Jewellery has always been of central importance to all human societies, but medieval jewellery is relatively less well-kwn. This book draws on the important collection at the V&A to focus on the heart of the medieval period from 1050 to 1500. The jewellery worn in medieval Europe was important as an indicator of the wearer's social status and wealth, faith and superstition, allegiances and literacy. Royalty and the bility wore gold, silver or precious gems, the costliest jewellery while humbler ranks wore base metals, copper or pewter, sometimes set with coloured glass, in imitation of gems. This richly illustrated book looks at the jewels themselves and contemporary portraits and sculpture to place the jewellery in its cultural context.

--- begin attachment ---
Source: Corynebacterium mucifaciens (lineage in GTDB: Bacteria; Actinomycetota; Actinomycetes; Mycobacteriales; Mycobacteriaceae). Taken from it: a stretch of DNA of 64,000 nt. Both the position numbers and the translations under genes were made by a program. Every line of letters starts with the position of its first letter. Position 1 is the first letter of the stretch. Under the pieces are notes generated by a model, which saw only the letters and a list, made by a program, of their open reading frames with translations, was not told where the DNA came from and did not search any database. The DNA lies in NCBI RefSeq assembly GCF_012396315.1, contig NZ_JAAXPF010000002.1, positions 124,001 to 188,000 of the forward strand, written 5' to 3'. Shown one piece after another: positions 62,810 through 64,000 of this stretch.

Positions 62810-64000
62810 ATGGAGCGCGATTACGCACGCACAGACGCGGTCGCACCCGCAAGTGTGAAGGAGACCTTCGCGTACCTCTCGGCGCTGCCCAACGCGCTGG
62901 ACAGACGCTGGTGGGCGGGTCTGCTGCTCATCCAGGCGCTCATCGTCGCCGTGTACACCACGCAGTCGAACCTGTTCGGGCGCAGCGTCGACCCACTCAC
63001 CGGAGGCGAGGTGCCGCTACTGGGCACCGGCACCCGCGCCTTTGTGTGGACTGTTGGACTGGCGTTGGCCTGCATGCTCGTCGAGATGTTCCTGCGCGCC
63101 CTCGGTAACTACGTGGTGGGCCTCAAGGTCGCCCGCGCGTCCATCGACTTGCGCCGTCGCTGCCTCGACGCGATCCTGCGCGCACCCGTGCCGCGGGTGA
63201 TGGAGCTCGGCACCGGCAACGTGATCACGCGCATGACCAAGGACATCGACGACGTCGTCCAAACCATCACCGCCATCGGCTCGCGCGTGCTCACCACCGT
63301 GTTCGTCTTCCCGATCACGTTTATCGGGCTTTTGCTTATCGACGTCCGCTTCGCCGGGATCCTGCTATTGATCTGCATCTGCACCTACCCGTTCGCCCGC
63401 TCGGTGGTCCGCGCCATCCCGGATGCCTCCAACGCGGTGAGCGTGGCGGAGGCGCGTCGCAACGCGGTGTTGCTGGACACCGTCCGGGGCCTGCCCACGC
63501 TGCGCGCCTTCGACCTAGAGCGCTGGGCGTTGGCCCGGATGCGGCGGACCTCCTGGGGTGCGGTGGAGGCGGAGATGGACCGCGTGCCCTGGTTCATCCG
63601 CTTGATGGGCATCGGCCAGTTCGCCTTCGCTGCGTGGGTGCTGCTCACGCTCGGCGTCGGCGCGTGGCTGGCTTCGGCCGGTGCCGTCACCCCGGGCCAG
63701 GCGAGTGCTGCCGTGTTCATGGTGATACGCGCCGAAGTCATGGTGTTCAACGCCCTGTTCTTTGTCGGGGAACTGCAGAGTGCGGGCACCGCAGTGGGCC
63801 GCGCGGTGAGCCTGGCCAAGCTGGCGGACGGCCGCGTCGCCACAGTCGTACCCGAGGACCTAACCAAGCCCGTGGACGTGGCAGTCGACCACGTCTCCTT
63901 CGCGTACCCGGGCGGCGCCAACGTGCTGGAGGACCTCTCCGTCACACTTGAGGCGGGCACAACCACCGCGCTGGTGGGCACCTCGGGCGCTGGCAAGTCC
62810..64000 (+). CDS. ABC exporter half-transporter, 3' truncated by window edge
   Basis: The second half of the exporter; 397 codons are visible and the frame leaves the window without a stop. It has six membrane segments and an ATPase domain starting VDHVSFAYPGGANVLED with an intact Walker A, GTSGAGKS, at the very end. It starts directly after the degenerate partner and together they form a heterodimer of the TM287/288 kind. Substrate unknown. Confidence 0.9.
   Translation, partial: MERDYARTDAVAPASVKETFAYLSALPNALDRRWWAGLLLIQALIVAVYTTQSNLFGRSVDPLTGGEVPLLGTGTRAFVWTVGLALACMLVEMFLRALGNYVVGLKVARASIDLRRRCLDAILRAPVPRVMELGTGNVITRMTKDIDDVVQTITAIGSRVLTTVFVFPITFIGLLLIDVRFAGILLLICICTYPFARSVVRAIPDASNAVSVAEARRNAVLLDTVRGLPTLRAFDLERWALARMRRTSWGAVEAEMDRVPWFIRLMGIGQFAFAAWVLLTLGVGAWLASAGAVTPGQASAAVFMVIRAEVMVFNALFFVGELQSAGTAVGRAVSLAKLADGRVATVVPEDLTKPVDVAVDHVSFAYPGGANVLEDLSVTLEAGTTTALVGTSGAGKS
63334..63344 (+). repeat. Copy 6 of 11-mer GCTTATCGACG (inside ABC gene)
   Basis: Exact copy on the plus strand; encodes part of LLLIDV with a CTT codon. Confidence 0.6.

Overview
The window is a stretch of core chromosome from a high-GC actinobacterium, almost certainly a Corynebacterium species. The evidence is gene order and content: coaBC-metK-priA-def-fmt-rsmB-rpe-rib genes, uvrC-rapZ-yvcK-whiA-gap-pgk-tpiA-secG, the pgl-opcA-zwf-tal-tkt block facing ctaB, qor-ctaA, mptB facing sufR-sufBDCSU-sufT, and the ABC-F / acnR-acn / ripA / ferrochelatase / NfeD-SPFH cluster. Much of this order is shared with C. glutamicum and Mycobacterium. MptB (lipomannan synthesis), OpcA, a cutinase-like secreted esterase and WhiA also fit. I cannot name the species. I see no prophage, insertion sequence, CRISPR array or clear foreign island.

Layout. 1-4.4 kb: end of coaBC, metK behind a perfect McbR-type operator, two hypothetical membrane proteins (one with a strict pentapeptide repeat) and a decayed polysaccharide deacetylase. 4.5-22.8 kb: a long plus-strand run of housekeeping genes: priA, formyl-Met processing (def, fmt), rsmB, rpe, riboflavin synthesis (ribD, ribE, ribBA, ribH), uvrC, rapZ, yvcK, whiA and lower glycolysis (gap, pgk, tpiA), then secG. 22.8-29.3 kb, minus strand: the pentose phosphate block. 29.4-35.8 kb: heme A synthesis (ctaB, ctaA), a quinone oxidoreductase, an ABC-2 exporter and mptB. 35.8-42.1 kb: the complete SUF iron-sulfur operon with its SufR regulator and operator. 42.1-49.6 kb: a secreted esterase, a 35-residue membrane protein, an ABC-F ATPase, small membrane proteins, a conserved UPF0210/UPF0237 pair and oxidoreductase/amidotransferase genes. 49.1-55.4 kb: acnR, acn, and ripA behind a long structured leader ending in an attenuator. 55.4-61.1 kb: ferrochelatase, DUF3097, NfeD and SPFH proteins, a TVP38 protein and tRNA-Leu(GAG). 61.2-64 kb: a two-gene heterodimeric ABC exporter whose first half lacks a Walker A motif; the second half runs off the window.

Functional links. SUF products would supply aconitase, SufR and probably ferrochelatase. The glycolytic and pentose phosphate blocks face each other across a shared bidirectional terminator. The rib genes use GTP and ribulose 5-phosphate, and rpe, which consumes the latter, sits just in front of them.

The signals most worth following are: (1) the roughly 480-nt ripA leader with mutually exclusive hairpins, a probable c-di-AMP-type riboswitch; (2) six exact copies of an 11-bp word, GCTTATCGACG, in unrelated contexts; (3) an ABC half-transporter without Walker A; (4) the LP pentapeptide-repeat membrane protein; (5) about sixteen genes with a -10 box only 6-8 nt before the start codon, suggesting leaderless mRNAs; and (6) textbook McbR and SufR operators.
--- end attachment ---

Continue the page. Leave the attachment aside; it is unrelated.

Marian Campbell is a Senior Curator of Metalwork in the Department of Sculpture, Metalwork, Ceramics and Glass at the V&A. She has lectured in major museums in Europe and America, and written widely on metalwork of all periods. She is author of Introduction to Medieval Enamels (1983), and Decorative Ironwork (V&A 1997) and a contributor to Gothic: Art for England 1400-1547 (V&A 2003).